Although it was as immaculate as if it had never been worn, I always feel the need to add some embellishment. I went to the fabric store and bought twenty yards of chiffon for a belt/sash and then I decided I wanted to give the gown a slight vintage feel. I filled my tub with ten bags of Earl Grey tea; dipped and soaked the gown just until it was tinted a faintly champagne-ish color.

Absolutely fabulous.

May I present Mrs. Tugboat Captain in these old and scanned pics.

weddingdress1 Yes, I have to cut tugboat man out of every one, but I swear he was there.weddingdress2 Haha, half a head, but I’m not dancing alone! See the gorgeous sash.weddingdress3

 

 

 

 

 

 

 

Confession: I’m a Halloween Hater

Not because of any religious reasons or anything remotely like that or even the overabundance of sugar.

I think I first became disenchanted with Halloween when adults sucked the magic away from kids and it became way too commercial.

When I was growing up, it was so much fun to dress up as a princess (duh) or fairy or ballet dancer and walk around the ‘hood with my mom to fill my little plastic pumpkin with a few pounds of chocolate.

Years later, I birthed the only child in the world who hated dressing up.

He even cried about it one year because his entire class was to be in costume and he really didn’t want to, but he wanted to participate in the party and school carnival.

I had a talk with his teacher: “Angel Boy is special and you and I both know that, and you will honor his choice and not say one negative word to him about it or allow the kids to tease him OR you will hear from me and I dress up as Monster Mommy every single day of the week when it concerns my child. Do I make myself particularly clear?”

Needless to say, he was treated extremely well, cos that’s the kind of mom I am.

I’m kinda bummed that adults helped to turn it into their “thang” but that’s just me.

When I was in SF visiting Angel Boy and DIL, apparently my child (now a man),  now DOES dress up for Halloween.

In fact, he’s participating in a critical mass bike ride and requested my assistance to make his costume!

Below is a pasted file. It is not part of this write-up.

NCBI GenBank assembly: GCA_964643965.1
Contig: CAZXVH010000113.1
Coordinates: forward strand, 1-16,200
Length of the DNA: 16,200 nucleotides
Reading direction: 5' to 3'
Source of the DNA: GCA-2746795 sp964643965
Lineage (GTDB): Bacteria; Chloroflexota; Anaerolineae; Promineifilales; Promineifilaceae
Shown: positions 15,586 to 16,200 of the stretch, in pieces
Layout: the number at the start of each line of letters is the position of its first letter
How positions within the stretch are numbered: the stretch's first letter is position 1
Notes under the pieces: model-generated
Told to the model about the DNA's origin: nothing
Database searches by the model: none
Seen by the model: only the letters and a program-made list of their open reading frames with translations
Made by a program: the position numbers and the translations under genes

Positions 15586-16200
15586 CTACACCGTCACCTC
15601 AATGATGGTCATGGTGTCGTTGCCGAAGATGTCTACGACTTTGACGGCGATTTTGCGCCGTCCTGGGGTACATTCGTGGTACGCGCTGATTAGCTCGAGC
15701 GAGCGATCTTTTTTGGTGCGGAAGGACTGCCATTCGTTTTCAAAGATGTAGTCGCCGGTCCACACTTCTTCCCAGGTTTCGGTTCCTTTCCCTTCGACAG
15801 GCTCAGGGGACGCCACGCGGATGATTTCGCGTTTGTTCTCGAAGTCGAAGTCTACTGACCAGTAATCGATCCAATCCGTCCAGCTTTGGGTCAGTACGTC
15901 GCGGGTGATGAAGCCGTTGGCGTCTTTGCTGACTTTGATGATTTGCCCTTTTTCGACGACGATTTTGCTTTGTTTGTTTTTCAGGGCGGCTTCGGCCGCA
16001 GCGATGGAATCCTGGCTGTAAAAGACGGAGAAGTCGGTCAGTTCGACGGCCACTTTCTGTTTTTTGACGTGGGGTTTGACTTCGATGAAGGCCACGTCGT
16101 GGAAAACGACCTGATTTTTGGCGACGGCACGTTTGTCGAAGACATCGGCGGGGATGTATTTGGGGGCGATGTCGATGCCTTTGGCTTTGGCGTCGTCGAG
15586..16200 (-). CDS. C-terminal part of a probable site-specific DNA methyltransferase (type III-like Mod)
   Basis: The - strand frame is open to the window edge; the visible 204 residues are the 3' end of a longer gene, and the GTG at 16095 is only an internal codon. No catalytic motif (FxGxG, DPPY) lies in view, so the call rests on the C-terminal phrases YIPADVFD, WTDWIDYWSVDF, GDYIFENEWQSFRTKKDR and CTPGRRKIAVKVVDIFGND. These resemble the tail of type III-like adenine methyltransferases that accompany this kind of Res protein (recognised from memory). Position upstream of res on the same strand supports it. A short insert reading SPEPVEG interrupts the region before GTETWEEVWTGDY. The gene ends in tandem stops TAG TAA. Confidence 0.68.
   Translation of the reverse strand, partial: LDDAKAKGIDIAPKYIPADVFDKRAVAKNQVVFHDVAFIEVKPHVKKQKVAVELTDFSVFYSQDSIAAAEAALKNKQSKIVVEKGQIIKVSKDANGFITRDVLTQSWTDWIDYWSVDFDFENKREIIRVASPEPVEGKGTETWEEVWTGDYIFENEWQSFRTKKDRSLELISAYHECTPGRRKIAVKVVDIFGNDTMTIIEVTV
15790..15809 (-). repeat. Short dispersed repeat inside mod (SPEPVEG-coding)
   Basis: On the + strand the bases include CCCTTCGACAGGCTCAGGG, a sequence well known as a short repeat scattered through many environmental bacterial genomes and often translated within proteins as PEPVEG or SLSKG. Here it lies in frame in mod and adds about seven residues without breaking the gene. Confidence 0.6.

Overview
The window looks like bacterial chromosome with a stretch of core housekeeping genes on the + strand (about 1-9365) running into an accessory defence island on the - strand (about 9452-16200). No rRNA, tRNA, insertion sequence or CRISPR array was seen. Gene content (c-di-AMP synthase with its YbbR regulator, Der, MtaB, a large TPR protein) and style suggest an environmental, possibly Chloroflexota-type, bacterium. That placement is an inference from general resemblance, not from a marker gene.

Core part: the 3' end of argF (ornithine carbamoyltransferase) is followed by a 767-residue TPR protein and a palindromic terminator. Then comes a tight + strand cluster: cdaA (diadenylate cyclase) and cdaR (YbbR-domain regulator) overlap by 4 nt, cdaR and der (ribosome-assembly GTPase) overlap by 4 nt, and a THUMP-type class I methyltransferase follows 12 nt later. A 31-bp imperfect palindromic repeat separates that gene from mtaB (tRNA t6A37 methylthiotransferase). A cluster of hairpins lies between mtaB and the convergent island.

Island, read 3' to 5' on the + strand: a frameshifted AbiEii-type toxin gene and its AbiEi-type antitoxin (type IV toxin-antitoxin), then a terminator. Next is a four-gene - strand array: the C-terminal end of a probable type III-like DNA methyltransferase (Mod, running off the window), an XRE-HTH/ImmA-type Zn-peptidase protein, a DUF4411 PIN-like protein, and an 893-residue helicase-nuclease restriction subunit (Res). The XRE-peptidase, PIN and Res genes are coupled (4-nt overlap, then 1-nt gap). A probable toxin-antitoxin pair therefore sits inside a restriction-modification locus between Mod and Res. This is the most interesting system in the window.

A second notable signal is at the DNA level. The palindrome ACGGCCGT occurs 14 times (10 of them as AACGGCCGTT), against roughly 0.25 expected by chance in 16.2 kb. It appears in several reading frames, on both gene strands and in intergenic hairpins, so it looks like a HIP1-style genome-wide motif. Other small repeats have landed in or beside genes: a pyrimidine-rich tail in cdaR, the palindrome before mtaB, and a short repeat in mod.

Keeping in mind his status as an erudite and brilliant professor, he chose to emulate a character from a film by Salavador Dali and Luis Buñuel: Un Chien Andalou (An Andalusian Dog) (1929).  It’s a significant and monumental art film.

We recreated this character: “A slim young man bicycles down a calm urban street wearing what appears to be a nun’s habit and a striped box with a strap around his neck..” (Wiki)

He even had fake ants delivered to glue to his hands. (If you ever saw the film, you’d understand.)

unchienandalou

Tonight, I’ll be passing out Skittles and other stuff I don’t like (so I wont be tempted to eat it) to trick or treaters, but I won’t be enjoying myself.

Happy Halloween, I guess, to those of you that do!

 

“Selfie”: TV Review

MV5BMTc0MzgwMjc1MV5BMl5BanBnXkFtZTgwNjExMTE5MjE@._V1_SX214_AL_“Having haters online means that you made it!”

“But having haters in real life means people hate you.”

“Selfie”.

How could I NOT be intrigued?

I’m not a professional reviewer. I’m not on staff of a newspaper (do they even exist anymore?) —  I don’t write for a trade publication like Variety, I don’t have a horse in the race, so to speak.

Simply put, I watch a little television from time to time.

I’m a VIEWER, not a REviewer. 

Some of my all time favorite shows are outside my demographics; for instance, I LOVE LOVE LOVED Gossip Girl and mourned the day the series ended.

Oh Blair! Oh, Chuck! Oh, Serena! Oh, Dan!

And I like(d) New Girl, but now I’m almost — but not quite– over it. Except for Schmidt. LOVE him!!

Love Sherlock; watch Downton Abbey but sometimes it’s a snoozefest.

I’m not enamored of the “vampire” genre, nor do I enjoy crime or hospital dramaz. Too much blood and guts, not enough sex and snark.

The only reason my opinions are made public is that I’m a BLOGGER.

Bloggers are inherently self-absorbed and narcissistic, don’t you agree?

Here we are, as a whole, writing down our thoughts and observations and sharing various parts of our lives and putting it all OUT THERE for the world to see and appreciate —  IF we’re doing it right.